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Better Call Saul

By all accounts, BREAKING BAD is generally regarded as one of the greatest television series of all time. Taut, exciting, and wonderfully acted, every season was magnificent, and most of the characters were extremely memorable. One of these, Saul Goodman (Bob Odenkirk) even got the green light for his own spin-off series. Saul was easily one of my favorites on BREAKING BAD, and though I was looking forward to seeing where they could go with him, I never thought for a second that it could rival its predecessor in terms of quality.

The finale of the penultimate season of BETTER CALL SAUL aired on April 20, wrapping up another run of 10 episodes that further proved that the series no longer lives amidst the shadows of its forbearer. Creator Vince Gilligan and Odenkirk, alongside Jonathan Banks, Giancarlo Esposito, Rhea Seehorn and Michael Mando, have delivered a saga that may not achieve same level of jaw-dropping fireworks as BREAKING BAD did, but was equally tremendous in vastly different ways. It is a magnificent, slow burn fusion of crime, drama, thrills, and comedy whose inevitable conclusion is largely known, yet still finds a way to keep its viewers guessing.

In BREAKING BAD, Goodman was just the smooth-talking, unscrupulous lawyer that would do anything so long as it lead to a large payday. Throughout the duration of BETTER CALL SAUL, however, we learn that before he was Saul, he was the ambitious Jimmy McGill. In the previous seasons, he was not only attempting to emerge from the shadow of his incredibly illustrious brother Chuck (Michael McKean) but prove that his intelligence and ingenuity could lead to great things. By season five, however, Jimmy has changed his name to Saul Goodman, and truly begins forging the path that would lead him to become the sketchy solicitor who was more than happy to help Walter White launder a fortune worth of meth amphetamine.

The most remarkable thing about SAUL (and, believe me, there are many remarkable things about it) is the evolution of the characters. Odenkirk gives such a brilliant, nuanced performance, that I would easily say that he has become one of the most compelling television characters I have ever seen. Smart, boisterous, driven, and intuitive, we are invested in his descent, even though we know where it leads. Despite the multitude of questionable decisions he makes on an episode-by-episode basis, some of which lead to the downfall or even death of others, he somehow remains this lovable guy whose success we are completely invested in. Though Odenkirk has yet to win an Emmy for the series (a streak I truly believe will end this year) it’s not mere hyperbole to proclaim that it may stand as one of the all-time great performances in the history of the medium.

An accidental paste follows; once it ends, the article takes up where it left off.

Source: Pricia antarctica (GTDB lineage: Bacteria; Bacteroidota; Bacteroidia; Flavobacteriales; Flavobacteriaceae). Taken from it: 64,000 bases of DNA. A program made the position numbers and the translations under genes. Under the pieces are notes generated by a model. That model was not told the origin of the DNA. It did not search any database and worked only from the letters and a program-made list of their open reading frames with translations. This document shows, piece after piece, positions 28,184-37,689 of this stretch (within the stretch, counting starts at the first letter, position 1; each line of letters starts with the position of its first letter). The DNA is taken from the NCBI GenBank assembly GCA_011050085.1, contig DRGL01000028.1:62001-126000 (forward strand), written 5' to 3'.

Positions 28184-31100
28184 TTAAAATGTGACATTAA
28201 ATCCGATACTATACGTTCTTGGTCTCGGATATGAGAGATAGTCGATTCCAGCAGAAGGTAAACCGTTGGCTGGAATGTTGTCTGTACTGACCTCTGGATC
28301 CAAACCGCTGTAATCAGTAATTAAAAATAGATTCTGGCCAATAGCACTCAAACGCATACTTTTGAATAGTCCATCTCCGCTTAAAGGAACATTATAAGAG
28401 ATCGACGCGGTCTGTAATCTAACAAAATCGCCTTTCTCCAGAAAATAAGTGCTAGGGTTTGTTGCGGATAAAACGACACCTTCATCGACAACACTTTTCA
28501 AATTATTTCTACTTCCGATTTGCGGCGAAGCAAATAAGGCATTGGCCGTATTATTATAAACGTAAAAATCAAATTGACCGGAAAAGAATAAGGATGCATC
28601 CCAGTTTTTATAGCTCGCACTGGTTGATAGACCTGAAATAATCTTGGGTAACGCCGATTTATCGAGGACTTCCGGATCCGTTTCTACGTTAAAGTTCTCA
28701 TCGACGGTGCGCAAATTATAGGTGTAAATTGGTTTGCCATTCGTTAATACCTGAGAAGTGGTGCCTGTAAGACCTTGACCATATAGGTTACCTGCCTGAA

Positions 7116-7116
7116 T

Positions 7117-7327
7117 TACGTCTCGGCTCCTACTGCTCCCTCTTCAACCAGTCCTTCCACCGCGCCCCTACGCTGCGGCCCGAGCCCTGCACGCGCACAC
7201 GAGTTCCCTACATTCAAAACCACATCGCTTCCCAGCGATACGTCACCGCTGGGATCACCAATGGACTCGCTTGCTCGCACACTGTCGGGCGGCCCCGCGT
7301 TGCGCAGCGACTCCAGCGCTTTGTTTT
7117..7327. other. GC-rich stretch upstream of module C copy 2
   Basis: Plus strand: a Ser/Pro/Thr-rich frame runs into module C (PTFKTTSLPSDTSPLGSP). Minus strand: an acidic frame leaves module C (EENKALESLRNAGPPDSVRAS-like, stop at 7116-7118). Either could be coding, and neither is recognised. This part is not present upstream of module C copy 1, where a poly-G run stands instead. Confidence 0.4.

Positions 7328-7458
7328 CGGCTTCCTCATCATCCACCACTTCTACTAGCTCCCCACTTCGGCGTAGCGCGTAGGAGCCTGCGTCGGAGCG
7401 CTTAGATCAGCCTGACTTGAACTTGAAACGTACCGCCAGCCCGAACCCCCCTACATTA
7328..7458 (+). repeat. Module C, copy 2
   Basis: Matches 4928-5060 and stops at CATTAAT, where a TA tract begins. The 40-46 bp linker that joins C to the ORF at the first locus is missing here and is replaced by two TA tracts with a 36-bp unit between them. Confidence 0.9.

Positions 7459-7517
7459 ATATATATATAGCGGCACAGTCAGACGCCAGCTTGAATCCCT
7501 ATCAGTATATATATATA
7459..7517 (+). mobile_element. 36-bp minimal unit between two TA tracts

The thing is, it’s not just Odenkirk who dazzles. The evolution of Seehorn’s Kim Wexler is almost as profound as that of Jimmy. As Jimmy and Kim have become entwined together, we have witnessed as she has grown from supporting player, to catalyst for Saul’s evolution. With season five in particular, she has proven that she is not just blindly floating alongside her man and adapting to Jimmy’s whims, but that she is a strong, equally ambitious, and completely willing participant whose belief system and methods line up cohesively with Jimmy’s.

BREAKING BAD favorites Gus Fring (Esposito) and Mike Ehrmantraut (Banks) have exhibited great growth as well, adding depth and introspect to their beloved characters. In season five, they are now working together, and their motivations and actions in BAD come into clearer focus with each passing episode. Providing heavy doses of intensity and savagery with trademark placidity, they are the same frightening and ruthless entities who entertained us all the first time around.

Whereas BREAKING BAD seemed tailor-made for about five seasons, and admittedly had started to run its course (though every episode, including the finale was superb), I’m already saddened by the fact that BETTER CALL SAUL has only a handful of episodes left. Season six will be its last, yet I feel like there is so much more to tell. Perhaps it’s because it doesn’t rely so heavily on the aforementioned fireworks of BREAKING BAD, but exudes unnerving drama far more effectively. I’m invested in the stories of these characters, including newcomer Tony Dalton who was electric as the dangerous, yet gleeful Lalo Salamanca. The minute season five ended, I desperately wanted more, and am dreading the time it will take to get to season six. Even when we finally arrive there, however, I’ll still be slightly disappointed, as I feel there is so much more to tell before and after the events of BREAKING BAD. That is not a condemnation on the decision of Gilligan, but a testament to the greatness of BETTER CALL SAUL.

BETTER CALL SAUL

RATED: TV-MA

RUN TIME: 46 min

GENRE: Crime, Drama

STARRING: Bob Odenkirk, Rhea Seehorn, Jonathan Banks

CREATORS: Vince Gilligan, Peter Gould

GRADE: A+

Brian Miller
Film Critic
Based out of Central New York, Brian Miller is a film critic who works in television, radio, and print. Providing passionate and energetic takes on every movie he sees, he looks for the best in a movie, not the worst.